HPD Major indicted on federal felony corruption charges
Reported by: Marisa Yamane
A high-ranking member of the Honolulu Police Department has been indicted on felony corruption charges.
According to the FBI, the charges stem from Major Carlton Nishimura's alleged involvement with illegal game rooms.
The alleged crimes date back to 2004, when Nishimura was a Captain in the Chinatown and Downtown areas.
Federal agents believe Nishimura was getting paid for tips on upcoming raids.
Honolulu Police Department Major Carlton Nishimura turned himself in to federal authorities this morning.
Yesterday, a federal grand jury indicted the 55-year old Waianae resident on charges of extortion, attempting to tamper with a witness, and making false statements.
"I really feel it is disappointing we have someone this high up involved," said Chu Lan Shubert-Kwock, Chinatown Business and Community Association.
Nishimura has been with HPD for 30 years.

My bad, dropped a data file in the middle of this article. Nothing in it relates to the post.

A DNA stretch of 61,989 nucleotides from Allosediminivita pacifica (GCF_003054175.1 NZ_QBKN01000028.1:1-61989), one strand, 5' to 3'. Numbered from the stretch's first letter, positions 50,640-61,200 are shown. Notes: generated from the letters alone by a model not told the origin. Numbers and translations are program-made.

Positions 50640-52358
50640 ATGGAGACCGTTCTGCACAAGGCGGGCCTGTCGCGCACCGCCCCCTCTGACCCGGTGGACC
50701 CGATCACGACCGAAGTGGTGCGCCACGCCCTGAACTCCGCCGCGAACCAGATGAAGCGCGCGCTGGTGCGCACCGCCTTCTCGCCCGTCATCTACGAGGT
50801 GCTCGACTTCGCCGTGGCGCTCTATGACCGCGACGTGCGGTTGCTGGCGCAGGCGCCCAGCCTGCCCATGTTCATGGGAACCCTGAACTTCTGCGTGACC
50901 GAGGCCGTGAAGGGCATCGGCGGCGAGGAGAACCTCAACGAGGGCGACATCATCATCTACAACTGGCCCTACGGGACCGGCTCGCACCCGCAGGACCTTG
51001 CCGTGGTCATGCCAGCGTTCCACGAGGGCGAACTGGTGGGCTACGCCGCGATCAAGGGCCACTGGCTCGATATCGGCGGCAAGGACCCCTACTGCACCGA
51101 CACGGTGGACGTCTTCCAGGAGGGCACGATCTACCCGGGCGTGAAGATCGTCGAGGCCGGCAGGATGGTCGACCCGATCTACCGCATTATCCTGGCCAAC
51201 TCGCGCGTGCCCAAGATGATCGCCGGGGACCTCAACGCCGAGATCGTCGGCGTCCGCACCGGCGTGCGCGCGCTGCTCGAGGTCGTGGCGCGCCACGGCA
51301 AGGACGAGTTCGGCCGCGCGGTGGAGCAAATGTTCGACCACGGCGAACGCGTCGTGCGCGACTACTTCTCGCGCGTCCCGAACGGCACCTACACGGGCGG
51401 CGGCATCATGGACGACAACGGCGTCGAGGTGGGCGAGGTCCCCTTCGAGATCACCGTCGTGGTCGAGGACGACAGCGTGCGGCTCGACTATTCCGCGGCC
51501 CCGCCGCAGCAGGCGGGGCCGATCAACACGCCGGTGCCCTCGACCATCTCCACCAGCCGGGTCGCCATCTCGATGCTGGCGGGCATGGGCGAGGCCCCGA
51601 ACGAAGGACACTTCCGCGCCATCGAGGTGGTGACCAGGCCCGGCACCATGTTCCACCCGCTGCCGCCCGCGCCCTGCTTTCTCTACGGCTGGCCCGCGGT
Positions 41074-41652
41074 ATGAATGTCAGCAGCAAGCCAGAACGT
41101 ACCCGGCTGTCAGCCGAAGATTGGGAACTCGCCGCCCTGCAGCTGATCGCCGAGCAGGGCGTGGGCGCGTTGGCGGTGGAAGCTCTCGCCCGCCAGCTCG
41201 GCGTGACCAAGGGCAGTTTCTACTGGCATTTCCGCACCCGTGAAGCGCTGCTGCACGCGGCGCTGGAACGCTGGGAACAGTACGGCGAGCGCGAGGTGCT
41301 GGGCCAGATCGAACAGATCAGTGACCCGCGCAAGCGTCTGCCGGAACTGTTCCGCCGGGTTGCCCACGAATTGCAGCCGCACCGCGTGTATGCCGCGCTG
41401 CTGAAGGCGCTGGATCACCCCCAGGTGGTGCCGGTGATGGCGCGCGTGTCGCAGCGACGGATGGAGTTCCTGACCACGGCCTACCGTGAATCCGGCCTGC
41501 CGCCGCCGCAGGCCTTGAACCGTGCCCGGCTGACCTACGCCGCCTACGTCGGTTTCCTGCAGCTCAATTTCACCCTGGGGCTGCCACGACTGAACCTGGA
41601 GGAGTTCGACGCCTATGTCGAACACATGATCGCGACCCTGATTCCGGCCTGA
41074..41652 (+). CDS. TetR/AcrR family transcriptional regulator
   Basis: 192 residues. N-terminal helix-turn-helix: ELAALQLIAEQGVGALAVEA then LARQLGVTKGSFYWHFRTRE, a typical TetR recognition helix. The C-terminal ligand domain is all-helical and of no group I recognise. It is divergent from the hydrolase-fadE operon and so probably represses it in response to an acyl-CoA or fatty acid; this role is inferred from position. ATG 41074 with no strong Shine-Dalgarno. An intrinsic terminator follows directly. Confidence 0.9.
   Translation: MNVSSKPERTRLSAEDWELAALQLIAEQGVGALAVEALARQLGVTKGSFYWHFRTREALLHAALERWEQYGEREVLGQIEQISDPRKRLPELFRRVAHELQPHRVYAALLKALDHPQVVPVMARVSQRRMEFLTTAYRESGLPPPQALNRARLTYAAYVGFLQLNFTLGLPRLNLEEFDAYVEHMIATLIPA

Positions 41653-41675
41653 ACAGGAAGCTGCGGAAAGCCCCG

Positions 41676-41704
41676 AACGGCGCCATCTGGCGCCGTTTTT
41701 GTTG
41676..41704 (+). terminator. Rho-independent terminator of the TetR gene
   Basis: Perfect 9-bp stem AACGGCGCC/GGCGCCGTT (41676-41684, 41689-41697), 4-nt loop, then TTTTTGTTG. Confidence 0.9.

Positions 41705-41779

"He has so many years in a our community so we all look up to him," said Shubert-Kwock.
Nishimura is accused of giving an illegal game room operator inside information in exchange for money, from April 2004 to March 2006.
He was a Captain in the Department during those years, assigned to District 1, which covers Chinatown and Downtown.
"It is still an indictment, an alleged, so we can't run to the conclusion that he's guilty but we do know that there have always been rumors and whispering that gambling places are protected because they never go away and keep moving or avoid raids and always reappear," said Shubert-Kwock.
Most recently, Nishimura was assigned to the Legislative Liaison Office -- lobbying for bills on behalf of HPD.
"I have found him to be a very honorable, respectable police officer. It is shocking to see this type of announcement," said Sen. Will Espero, (D) Senate Public Safety Chair.
"He used to come into hearings and was always pleasant very trustworthy so when something like this happens. It's really sad," said Honolulu City Councilwoman Ann Kobayashi.
Nishimura is also accused of lying to FBI agents, and trying to persuade a witness to lie as well in connection with the investigation.
This afternoon, Nishimura made his initial appearance in federal court.
He pleaded not guilty and was released on $50,000 bail.
Nishimura's police powers are now restricted
His trial is scheduled to start on April 19th.
R. J. Reynolds and the $23.6 billion verdict
9 months ago